The Department of Health has urged pregnant women to register on MomConnect to receive updates on Listeriosis as babies under 28 days old are the worst affected.
“When we view the statistics of affected people, we note that of all these vulnerable groups, neonates are the worst affected. If we analyse it by age group from birth to 93 years, neonates alone account for close to 40% of these cases,” said Health Minister Dr Aaron Motsoaledi at a media briefing on Monday in Tshwane.
Listeriosis is a serious but treatable and preventable disease caused by the bacterium Listeria monocytogenes. The bacterium is found in soil, water and vegetation. Animal products and fresh produce such as fruits and vegetables can be contaminated from these sources.
The Department of Health has put the Listeriosis outbreak on high surveillance as 119 new cases have occurred since 5 December 2017 and 61 patients have passed on.
The department said while Listeria can affect anybody from any socio-economic background, there are certain categories of people who are specifically vulnerable. These include neonates (babies less than four weeks old), pregnant women, the elderly and people with compromised immune systems such as people with HIV/Aids, diabetes and chronic diseases such as cancer, kidney and liver diseases.
“We are calling on more pregnant women to register on MomConnect, be they in private or public [health care], because it is during times like this when we are able to reach them quicker through messages. I have now given instruction that all of them be sent [messages] about Listeria,” said Minister Motsoaledi.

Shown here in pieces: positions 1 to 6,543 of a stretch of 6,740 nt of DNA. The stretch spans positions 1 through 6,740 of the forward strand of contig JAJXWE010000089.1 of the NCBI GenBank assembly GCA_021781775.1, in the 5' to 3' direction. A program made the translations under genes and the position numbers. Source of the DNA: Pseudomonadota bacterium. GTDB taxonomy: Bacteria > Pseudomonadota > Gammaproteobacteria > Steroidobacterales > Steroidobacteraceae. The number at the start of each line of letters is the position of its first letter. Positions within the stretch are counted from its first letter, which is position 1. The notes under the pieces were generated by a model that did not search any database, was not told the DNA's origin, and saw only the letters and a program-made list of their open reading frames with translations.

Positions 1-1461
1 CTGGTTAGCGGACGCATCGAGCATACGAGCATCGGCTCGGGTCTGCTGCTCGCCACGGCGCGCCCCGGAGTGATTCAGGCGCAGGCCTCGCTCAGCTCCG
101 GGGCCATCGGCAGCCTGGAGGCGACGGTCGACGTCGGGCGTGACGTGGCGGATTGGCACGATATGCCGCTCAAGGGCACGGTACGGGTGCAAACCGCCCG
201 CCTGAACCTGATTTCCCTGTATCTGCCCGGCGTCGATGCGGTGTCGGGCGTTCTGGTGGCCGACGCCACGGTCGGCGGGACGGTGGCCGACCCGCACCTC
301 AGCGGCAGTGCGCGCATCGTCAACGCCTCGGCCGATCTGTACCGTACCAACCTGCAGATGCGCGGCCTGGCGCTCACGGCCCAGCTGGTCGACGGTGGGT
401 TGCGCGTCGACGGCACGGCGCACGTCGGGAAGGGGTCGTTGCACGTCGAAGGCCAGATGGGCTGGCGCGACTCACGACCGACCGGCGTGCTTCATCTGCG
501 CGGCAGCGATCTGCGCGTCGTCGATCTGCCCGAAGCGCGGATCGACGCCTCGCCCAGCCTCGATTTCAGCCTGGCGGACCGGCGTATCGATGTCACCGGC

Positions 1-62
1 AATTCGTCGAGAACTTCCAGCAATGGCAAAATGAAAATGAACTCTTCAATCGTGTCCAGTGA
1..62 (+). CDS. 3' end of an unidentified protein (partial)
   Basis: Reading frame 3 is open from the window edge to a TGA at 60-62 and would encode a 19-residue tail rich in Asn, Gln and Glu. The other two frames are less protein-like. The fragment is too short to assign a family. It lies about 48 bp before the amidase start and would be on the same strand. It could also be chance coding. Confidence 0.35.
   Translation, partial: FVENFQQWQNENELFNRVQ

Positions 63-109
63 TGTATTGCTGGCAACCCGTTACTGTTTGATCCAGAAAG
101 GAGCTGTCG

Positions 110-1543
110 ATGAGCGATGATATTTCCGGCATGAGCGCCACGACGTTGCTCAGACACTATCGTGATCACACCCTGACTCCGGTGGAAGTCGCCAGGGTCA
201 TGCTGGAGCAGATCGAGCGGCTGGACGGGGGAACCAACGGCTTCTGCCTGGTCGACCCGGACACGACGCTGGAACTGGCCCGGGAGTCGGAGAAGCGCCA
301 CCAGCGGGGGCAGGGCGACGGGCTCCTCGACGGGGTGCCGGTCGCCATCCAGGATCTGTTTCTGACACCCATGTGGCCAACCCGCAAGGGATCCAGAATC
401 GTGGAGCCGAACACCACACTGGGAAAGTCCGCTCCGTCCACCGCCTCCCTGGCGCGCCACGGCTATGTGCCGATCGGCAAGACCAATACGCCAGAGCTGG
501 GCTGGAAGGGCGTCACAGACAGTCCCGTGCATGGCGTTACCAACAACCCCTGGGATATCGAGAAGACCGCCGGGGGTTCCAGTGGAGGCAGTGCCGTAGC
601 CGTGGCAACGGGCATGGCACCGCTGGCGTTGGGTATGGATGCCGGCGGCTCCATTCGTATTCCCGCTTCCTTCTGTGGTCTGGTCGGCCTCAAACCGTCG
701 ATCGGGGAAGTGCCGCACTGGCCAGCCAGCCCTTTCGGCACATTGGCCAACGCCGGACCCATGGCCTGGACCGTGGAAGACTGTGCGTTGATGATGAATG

The Minister also appealed to health workers to be extra vigilant when dealing with pregnant women.
“Due to this high number of [cases in neonates], a special request to health workers and the public at large is to pay special attention to all pregnant women. Have a high index of suspicion whenever dealing with a pregnant woman or a neonate,” said the Minister.
According to the department, there are 1.2 million pregnant women in South Africa annually. Registration on the MomConnect programme launched by the department in 2014 could assist in reaching potentially infected mothers.
Once registered on the programme, pregnant women receive messages on their cell phone every two weeks in line with their period of pregnancy.
After birth, mothers receive messages in relation to the care of their newborns.
To date, 1.96 million pregnant women have registered on the programme.